screwed up and moved into administration, I used to teach middle school children with behavior disorders. This experience gave me a lot of tools to use when dealing with adults. Regardless of the oxymoron (because aren’t all middle schoolers behavior disordered to a certain degree?), there were some great stories that came from those years in the classroom.
Charlie (not his real name, dooh!) was a beautiful boy with blond hair and blue eyes and the mouth of a sailor. His mouth got him in trouble, outside my classroom, on a regular basis
though, truly, I agreed with most of what he had to say. There were many failed attempts to teach him to other ways to express his ideas. He just needed to cuss.
In a moment of desperation, I asked him to write his feelings down in a notebook when feeling his rage was working up to a blaspheme-fest, then tear up the page
because if he still had evidence of potty mouth, there were still too many teachers ready to take him out back and shoot him.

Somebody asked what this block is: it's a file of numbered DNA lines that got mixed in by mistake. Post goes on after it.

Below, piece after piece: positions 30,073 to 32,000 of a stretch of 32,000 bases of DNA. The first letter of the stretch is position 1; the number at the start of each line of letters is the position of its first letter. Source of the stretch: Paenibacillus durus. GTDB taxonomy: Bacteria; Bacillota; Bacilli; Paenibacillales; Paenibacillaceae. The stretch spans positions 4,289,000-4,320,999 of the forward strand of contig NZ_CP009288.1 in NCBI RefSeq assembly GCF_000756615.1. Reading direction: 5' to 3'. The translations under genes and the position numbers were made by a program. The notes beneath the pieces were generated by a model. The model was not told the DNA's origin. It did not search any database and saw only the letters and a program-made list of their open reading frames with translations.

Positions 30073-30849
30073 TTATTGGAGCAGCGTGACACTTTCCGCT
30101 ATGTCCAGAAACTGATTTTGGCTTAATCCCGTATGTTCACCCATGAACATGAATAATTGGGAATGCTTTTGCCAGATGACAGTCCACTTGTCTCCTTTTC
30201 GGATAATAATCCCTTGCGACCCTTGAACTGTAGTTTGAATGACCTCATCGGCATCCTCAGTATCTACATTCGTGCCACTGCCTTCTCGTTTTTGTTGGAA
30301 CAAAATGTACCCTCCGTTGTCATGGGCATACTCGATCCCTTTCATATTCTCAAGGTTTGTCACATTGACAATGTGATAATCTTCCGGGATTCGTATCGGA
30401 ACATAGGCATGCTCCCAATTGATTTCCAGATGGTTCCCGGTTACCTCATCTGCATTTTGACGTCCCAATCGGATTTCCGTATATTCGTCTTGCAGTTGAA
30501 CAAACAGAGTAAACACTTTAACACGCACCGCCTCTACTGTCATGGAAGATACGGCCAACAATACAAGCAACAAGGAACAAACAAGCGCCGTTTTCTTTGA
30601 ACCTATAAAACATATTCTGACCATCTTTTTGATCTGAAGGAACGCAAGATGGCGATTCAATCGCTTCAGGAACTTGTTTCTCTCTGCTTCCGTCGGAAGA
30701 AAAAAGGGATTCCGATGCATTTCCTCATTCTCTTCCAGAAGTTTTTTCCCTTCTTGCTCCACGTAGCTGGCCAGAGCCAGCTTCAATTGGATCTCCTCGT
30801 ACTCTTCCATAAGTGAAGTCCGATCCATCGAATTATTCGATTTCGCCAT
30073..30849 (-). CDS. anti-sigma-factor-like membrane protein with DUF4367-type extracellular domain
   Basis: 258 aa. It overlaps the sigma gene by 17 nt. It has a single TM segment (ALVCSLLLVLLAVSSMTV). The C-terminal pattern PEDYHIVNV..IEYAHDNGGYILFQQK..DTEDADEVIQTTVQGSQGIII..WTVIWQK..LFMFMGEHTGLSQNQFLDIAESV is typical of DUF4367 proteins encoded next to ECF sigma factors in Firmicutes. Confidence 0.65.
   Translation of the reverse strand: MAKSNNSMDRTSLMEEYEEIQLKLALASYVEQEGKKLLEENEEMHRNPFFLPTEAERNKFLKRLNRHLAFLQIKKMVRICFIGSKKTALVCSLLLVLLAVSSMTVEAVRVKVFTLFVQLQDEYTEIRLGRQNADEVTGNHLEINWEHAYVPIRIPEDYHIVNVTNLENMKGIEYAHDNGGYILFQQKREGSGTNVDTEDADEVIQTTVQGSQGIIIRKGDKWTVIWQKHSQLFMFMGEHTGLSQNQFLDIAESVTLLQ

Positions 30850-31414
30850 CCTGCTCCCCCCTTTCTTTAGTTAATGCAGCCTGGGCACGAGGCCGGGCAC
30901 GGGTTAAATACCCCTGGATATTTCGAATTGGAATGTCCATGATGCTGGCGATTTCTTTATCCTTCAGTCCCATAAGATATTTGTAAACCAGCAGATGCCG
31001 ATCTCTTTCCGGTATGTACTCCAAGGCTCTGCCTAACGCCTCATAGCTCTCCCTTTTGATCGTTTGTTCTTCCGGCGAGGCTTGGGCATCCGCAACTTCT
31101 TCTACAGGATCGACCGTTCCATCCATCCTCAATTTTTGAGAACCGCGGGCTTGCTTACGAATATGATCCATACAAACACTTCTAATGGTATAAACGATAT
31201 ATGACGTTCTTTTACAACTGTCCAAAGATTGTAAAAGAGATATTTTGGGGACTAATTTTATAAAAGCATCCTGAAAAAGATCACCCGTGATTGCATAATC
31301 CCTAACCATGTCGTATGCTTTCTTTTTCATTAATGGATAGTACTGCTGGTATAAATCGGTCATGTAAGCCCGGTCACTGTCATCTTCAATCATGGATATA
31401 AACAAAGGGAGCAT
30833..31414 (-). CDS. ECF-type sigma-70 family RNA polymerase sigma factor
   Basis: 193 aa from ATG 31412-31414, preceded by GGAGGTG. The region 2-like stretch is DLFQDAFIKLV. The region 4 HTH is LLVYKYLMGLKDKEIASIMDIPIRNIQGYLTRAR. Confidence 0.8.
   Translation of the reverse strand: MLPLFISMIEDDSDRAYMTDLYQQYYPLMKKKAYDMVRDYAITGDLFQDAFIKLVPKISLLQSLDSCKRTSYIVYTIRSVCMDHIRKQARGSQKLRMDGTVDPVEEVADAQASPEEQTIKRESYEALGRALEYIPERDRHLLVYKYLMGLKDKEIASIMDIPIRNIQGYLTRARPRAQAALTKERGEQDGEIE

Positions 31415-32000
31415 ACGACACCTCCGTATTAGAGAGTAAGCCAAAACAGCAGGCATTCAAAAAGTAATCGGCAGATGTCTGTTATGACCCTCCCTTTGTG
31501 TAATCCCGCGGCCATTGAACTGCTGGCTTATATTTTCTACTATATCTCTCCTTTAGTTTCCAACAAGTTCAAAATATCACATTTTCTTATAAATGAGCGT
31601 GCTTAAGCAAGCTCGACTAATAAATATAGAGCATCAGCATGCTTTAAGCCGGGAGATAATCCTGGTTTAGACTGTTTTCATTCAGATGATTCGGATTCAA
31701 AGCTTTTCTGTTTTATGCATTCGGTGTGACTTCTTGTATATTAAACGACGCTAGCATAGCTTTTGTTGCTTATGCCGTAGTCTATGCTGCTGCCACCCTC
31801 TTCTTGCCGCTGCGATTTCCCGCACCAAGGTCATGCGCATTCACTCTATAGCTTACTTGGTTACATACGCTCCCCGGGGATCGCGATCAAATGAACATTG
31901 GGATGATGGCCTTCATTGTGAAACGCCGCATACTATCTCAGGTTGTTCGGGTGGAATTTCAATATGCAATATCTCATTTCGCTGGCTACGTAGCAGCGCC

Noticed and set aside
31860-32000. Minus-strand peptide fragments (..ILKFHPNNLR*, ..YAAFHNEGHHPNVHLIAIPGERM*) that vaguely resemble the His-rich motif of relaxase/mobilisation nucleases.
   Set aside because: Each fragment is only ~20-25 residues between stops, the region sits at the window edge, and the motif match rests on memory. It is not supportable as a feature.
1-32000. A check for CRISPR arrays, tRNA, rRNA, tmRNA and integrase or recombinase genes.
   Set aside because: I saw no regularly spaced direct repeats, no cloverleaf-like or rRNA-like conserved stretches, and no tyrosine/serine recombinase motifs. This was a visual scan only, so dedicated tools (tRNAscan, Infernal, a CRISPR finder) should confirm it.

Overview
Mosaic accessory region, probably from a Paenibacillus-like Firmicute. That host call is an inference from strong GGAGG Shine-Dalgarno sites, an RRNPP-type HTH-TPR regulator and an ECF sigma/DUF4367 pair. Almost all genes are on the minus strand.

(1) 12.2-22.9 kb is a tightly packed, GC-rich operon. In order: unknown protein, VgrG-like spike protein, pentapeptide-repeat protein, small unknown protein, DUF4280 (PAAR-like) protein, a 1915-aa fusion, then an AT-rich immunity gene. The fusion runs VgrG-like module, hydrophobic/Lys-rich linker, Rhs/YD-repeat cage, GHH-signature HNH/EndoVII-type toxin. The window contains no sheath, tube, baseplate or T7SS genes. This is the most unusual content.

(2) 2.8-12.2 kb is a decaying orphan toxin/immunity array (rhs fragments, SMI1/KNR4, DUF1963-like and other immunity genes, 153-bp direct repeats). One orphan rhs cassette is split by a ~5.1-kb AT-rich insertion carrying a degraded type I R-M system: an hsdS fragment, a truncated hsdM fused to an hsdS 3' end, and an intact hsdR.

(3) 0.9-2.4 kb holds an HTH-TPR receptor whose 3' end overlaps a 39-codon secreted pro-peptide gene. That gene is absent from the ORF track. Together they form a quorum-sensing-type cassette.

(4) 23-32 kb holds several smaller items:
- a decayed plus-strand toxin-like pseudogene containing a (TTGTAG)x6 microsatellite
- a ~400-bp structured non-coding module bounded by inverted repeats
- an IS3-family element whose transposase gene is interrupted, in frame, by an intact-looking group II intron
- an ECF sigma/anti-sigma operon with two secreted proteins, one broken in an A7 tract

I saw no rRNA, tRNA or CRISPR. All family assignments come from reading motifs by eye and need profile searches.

One day, as I was conferencing with a parent about their child’s progress, Charlie came charging into the classroom slamming the door into it’s frame. The parents had a look of fear on their face. I tried to ignore Charlie and carry on with the meeting.
Charlie ran to his desk and grabbed his *special* notebook. I tried not to smile and continued talking with the parents. Their furtive glances over their shoulder at the mad boy frantically scribbling in his notebook made it even harder for me not to laugh. I redirected the parents back to their son and our concerns.
Suddenly, Charlie ripped out several pages from his notebook and began shredding them over the trash can, then ran right back out of the room.
I finished the conference with a huge smile on my face.
I never knew what made him so mad (and I really didn’t care as it was usually something minor). At least on that day, Charlie was a success.